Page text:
The market for soft drinks, dietary and non-dietetic, was one value of almost US $ 73,000 million in the United States in 2008, according to the "Beverage Digest." Many of these drinks contain phosphoric acid, a substance that has a possible relationship with several health problems. Drinking soft drinks in moderation may be safe, but if you tend to drink a lot of cola, you may want to rethink your options the next time you drink a soda can.
Phosphoric acid in its pure form is a colorless and odorless crystal extracted from rocks with sulfuric acid or by burning elemental phosphorus and adding water to the byproduct. It is a corrosive acid and can form toxic fumes when it comes in contact with alcohols, ketones and other organic compounds. It is used in fertilizers, feed for livestock, soaps, waxes, dyes, polishing metals and in many other food products. It is added to soft drinks to provide a sharp, sharp spicy flavor and to help curb the growth of fungi and bacteria in sugary formulas.
General side effects
When phosphoric acid dusts are inhaled or come in contact with skin and other body tissues, they can cause dermatitis, pain, tearing, vision blurred, difficulty swallowing or breathing and gastrointestinal problems. Most of these side effects occur in industrial factories where concentrated levels of phosphoric acid are used. The amount of phosphoric acid that is added to soft drinks and other foods in comparison is a very small amount.
A study published in the "Archives of Pediatric and Adolescent Medicine" in 2000 found that sports teens who drink cola have five times the risk of suffer bone fractures than those who do not consume cola drinks. X-ray tests on 1 672 women in the Framingham Osteoporosis Study between 1996 and 2001 found that the phosphoric acid contained in cola drinks - but not clear carbonated beverages that use citric acid instead - were linked to low bone mineral density in women. However, a clinical study at the Creighton University Osteoporosis Research Center, published in 2001 in the "American Journal of Clinical Nutrition," found no impact of carbonated soft drinks with phosphoric acid on calcium excretion in bones and suggested that Skeletal effects of carbonated beverages are caused by drinking soda instead of milk, which contains calcium.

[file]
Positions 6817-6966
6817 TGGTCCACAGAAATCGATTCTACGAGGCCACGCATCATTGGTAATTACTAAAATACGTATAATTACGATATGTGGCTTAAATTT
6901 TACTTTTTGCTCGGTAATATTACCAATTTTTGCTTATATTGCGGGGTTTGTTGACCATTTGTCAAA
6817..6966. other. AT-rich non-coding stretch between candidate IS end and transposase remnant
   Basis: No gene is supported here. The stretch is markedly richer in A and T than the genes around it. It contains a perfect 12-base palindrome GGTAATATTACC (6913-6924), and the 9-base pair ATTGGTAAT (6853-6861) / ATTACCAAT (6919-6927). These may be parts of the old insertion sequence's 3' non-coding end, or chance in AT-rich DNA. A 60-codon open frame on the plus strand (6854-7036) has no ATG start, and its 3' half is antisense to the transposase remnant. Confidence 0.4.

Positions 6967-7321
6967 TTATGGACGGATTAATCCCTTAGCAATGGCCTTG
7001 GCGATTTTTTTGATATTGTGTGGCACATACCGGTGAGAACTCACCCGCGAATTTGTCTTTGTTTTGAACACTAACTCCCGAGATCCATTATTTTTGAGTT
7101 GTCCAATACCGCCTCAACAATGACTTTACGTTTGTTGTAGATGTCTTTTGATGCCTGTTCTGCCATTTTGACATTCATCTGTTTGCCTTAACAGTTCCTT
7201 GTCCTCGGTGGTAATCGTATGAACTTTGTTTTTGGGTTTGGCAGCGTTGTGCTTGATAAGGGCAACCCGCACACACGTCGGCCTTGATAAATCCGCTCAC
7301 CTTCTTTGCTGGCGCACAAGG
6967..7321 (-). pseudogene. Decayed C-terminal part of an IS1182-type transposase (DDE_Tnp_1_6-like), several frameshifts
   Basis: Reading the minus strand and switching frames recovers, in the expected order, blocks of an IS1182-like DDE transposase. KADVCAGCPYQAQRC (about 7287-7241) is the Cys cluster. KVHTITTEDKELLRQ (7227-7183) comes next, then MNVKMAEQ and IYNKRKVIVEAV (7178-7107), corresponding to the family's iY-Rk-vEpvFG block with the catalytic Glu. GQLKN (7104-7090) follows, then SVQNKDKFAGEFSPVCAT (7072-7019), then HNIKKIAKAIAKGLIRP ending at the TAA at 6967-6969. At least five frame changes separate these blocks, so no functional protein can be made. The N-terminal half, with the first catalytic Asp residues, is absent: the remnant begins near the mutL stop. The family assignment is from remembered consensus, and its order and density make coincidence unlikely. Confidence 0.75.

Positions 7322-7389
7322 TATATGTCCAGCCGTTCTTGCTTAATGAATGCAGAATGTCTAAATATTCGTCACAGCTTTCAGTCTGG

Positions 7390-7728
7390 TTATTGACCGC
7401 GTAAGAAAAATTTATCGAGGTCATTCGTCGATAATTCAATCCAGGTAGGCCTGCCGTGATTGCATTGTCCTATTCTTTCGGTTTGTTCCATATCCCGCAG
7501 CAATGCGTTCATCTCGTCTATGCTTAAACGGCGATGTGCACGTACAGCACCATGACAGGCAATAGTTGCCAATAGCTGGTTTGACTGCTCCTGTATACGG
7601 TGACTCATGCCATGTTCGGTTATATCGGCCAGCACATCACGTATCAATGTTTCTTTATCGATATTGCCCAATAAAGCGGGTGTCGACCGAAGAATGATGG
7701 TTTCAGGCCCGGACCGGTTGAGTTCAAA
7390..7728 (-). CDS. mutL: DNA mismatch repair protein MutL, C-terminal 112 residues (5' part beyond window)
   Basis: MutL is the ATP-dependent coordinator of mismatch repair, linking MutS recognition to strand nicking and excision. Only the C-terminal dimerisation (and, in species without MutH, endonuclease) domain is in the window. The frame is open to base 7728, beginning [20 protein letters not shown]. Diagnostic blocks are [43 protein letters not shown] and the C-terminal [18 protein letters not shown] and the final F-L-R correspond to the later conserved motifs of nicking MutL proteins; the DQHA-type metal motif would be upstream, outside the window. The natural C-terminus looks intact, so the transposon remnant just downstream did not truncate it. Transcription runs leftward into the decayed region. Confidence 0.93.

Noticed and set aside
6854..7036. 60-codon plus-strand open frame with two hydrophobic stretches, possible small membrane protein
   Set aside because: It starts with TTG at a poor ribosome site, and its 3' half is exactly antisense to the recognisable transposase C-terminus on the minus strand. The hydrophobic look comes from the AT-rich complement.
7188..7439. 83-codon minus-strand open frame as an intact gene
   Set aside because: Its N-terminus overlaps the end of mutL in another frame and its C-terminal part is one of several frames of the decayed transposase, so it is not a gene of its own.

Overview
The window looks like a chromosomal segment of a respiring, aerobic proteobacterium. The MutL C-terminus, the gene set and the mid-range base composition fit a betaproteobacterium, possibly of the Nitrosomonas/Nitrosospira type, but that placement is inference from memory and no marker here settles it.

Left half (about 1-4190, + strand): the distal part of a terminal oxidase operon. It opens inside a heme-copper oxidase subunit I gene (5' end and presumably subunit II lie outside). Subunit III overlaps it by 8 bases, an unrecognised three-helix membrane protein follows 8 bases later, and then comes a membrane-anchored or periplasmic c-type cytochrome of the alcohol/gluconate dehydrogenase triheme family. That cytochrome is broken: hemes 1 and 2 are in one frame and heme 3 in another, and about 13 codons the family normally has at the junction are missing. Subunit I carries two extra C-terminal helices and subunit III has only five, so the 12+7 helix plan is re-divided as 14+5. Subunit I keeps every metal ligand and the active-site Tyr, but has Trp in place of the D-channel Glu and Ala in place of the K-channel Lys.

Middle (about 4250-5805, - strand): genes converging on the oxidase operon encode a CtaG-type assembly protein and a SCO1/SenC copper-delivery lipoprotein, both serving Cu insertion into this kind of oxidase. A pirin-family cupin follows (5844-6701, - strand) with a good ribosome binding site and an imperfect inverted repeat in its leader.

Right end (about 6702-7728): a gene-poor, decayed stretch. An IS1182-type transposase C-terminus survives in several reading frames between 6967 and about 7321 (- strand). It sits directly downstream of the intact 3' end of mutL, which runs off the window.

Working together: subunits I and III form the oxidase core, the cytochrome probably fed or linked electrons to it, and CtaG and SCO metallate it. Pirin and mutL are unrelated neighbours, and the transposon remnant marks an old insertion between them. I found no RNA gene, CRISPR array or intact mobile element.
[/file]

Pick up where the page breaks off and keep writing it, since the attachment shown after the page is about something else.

Dental erosion is one of the main concerns about prolonged exposure of teeth to acidic beverages. According to a study published in 2007 in "General Dentistry," the phosphoric acid in soda causes tooth enamel to erode, even at low levels. The only carbonated beverage that did not have this effect was a root beer without phosphoric or citric acid. However, most people do not drink soft drinks for 72 hours, which was the total time that the teeth were submerged in the drinks in the study and the research also did not consider factors such as brushing their teeth after drinking sodas or if Soft drinks were consumed with meals or by themselves.
A team from the National Institutes of Health investigated the eating habits of 465 people with chronic kidney disease and 467 healthy subjects. The results, published in the journal "Epidemiology" in July 2007, found that the consumption of two or more soft drinks a day, either dietetic or regular, was associated with a double risk of developing kidney disease. Clear sodas containing citric acid did not have the same risk. The researchers were not able to identify the exact cause of the results, although they observed that phosphoric acid has been associated with urinary changes that favor kidney stones.